IMR Press / CEOG / Volume 46 / Issue 6 / DOI: 10.12891/ceog4912.2019
Open Access Case Report
Heterotopic triplet pregnancy after in vitro fertilization and intracytoplasmatic sperm injection complicated with ovarian hyperstimulation syndrome single twin fetal demise and cervical incompetence: a successful obstetrical outcome
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1 Department of Obstetrics and Gynecology, Ioannina State General Hospital “G. Chatzikosta”, Ioannina, Greece
2 Department of Anesthesiology, Ioannina State General Hospital “G. Chatzikosta”, Ioannina, Greece
3 Department of Obstetrics and Gynecology, University Hospital of Ioannina, Ioannina, Greece
Clin. Exp. Obstet. Gynecol. 2019 , 46(6), 1007–1010;
Published: 10 December 2019

Spontaneous heterotopic triplet pregnancy (HTP) was formerly considered to be extremely rare. Recently, the broad use of assisted reproductive techniques to assist infertile couples, has contributed to the constant rise of non-spontaneous heterotopic triplets. A case of 38-year-old woman who underwent in vitro fertilization (IVF) and intracytoplasmatic sperm injection (ICSI) is presented. A series of complications appeared and were treated successfully. Although this situation could be life threatening and should alert the medical community, misdiagnosis is still present. The clinicians need to be aware that after IVF procedures, one or more complications might occur. In those cases, early diagnosis and surgical or conservative intervention is of paramount importance.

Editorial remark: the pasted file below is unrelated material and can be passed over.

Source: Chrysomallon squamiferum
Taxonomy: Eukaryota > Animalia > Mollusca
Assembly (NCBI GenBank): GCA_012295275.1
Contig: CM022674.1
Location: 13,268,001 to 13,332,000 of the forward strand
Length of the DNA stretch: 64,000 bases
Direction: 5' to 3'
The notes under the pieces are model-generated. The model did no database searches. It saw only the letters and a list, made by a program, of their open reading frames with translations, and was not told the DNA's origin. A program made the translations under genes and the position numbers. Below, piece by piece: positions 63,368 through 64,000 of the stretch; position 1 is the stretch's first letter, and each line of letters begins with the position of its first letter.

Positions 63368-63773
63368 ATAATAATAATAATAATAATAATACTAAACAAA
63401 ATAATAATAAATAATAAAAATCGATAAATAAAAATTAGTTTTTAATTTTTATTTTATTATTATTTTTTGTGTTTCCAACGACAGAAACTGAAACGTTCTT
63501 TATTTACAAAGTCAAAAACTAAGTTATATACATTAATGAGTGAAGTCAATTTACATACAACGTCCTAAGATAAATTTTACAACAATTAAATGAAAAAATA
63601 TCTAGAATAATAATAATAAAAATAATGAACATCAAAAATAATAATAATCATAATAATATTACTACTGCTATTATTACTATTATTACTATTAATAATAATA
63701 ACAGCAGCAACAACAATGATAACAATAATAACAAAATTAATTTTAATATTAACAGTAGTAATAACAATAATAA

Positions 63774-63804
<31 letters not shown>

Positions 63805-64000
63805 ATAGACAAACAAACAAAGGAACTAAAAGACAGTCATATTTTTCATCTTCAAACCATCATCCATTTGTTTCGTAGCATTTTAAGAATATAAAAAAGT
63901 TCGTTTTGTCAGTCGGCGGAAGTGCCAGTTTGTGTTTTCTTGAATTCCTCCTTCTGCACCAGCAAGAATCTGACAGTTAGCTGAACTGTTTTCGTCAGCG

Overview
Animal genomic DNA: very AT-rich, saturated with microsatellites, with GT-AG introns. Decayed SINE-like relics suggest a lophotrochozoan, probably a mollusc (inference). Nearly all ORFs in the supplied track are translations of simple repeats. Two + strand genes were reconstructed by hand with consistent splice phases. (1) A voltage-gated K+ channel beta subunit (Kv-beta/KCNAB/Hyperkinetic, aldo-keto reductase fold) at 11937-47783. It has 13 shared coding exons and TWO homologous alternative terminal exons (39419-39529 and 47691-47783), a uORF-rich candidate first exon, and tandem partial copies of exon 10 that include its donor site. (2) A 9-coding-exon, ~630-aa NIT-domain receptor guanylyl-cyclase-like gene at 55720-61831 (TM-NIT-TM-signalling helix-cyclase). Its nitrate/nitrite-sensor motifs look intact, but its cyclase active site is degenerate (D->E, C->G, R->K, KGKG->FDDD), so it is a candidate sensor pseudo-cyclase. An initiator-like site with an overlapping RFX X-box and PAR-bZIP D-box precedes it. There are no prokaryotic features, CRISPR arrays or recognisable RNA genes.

Heterotopic triplet pregnancy
In vitro fertilization
Ovarian hyperstimulation syndrome
Vaginal ultrasound

Ectopic pregnancy refers to the implantation of a viable ovum outside the uterine corpus. Heterotopic pregnancy (HP) is defined as the simultaneous presence of intrauterine and extrauterine pregnancy. In cases of three embryos detected, the situation is defined as heterotopic triplet pregnancy (HTP). It was considered an exceptionally rare situation with a frequency of 1:30,000 in spontaneous pregnancies [1]. During the last decades, the increased use of assisted reproductive techniques (ART) in infertile couples and the higher incidence of pelvic inflammatory disease (PID), resulting in tubal damage, attributed to its impressive increase up to 1:100 although its true incidence is not exactly known [2]. Herein, the authors report a case of an HTP after in vitro fertilization (IVF) and intracytoplasmatic sperm injection (ICSI) complicated by ovarian hyperstimulation syndrome (OHSS) and fetal demise of the second twin. This potentially life threatening situation remains a diagnostic and treating challenge especially in cases where obstetrical complications co-exist.